Cybersecurity Awareness Month is typically reserved for the enterprise market, as large organizations and businesses make up the bulk of targets for hackers. However, new research suggests that consumers are reporting an increasing number of cybersecurity incidents.
According to Parks Associates, 54% of U.S. internet households report experiencing a data privacy or security issue over the last 12 months, an increase of 50% since 2018.
The consumer technology research firm’s “Privacy and Data Protection for Connected Devices” report finds that an increasing number of consumers are becoming wary of connected devices, as 62% of smart home device owners express apprehension about unauthorized access and control of their devices.
At the same time, smart home devices are increasingly popular, as U.S. internet household shave doubled the number of connected devices in their homes over the past seven years.
Jennifer Kent, vice president of research at Parks Associates, says the smart home industry and service providers must prioritize these concerns and introduce more security controls into their products.
“After interoperability, the top reasons consumers gravitate to certain providers of smart home products are user experience and trust – trust that the company will properly handle personal data, and trust that the company will be present for the long haul,” Kent says.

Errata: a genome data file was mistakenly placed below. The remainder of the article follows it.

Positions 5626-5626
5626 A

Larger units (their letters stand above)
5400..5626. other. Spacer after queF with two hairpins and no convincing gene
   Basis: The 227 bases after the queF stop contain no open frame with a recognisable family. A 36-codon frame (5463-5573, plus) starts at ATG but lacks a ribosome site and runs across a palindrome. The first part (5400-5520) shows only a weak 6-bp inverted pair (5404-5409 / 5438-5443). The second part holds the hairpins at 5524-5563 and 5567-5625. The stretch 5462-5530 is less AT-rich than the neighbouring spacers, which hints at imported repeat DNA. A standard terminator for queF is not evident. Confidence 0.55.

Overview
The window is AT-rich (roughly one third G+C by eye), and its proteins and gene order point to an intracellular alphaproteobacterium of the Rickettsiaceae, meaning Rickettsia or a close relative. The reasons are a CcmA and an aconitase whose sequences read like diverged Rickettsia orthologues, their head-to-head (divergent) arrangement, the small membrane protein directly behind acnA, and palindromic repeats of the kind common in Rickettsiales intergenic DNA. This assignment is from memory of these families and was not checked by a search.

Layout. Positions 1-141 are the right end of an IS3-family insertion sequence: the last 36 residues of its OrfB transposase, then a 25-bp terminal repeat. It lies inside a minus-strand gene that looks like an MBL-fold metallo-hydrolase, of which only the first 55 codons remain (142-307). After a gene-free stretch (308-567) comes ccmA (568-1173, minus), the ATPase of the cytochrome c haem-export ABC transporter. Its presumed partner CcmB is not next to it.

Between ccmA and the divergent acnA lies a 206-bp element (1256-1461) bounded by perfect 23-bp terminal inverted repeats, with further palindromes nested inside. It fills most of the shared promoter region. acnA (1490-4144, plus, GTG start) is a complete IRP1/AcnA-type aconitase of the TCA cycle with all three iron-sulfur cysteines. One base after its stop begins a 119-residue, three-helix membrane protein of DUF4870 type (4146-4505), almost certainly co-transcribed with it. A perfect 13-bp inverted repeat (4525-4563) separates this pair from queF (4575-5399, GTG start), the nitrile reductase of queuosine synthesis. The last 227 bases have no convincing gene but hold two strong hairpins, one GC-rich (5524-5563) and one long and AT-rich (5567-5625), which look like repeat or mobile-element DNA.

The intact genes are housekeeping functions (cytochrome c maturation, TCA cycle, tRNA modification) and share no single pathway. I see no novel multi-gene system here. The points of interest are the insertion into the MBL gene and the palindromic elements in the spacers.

The U.S. government is also taking action to do just that, with the Federal Communications Commission proposing a Cyber Trust Mark, the cybersecurity equivalent of the Energy Star label, that will certify that a device meets certain cybersecurity standards.
Major industry player responds to smart home cybersecurity concerns
Snap One, one of the biggest players in the smart home market, sees the Cyber Trust Mark program as a step in the right direction, says Connie Gray, senior director of engineering for cybersecurity at Snap One.
“Security and privacy are paramount to the peace of mind of our customers and partners,” Gray says. “This program focuses on foundational security practices that benefit the consumers and the entire industry.”
The industry should embrace security initiatives like the Cyber Trust Mark not only to foster consumer confidence, but also guarantee enhanced safety and dependability of integrated systems, Gray says.
The surge in smart home and IoT devices is shedding light on some of these smart home cybersecurity issues, which Gray says include weak authentication, privacy gaps and outdated software.
To mitigate these concerns, Snap One considers cybersecurity at every stage of product development, from initial design and planning to implementation and ongoing maintenance, Gray says.
In addition, the company operates a vulnerability disclosure program in which external researchers and users can report potential vulnerabilities to the Snap One team, which will them assess and address those disclosures and issue updates to fix any security bug.
“This approach ensures that potential vulnerabilities are proactively identified, addressed, and validated throughout the product’s lifecycle, fostering a resilient and secure result,” Gray says.
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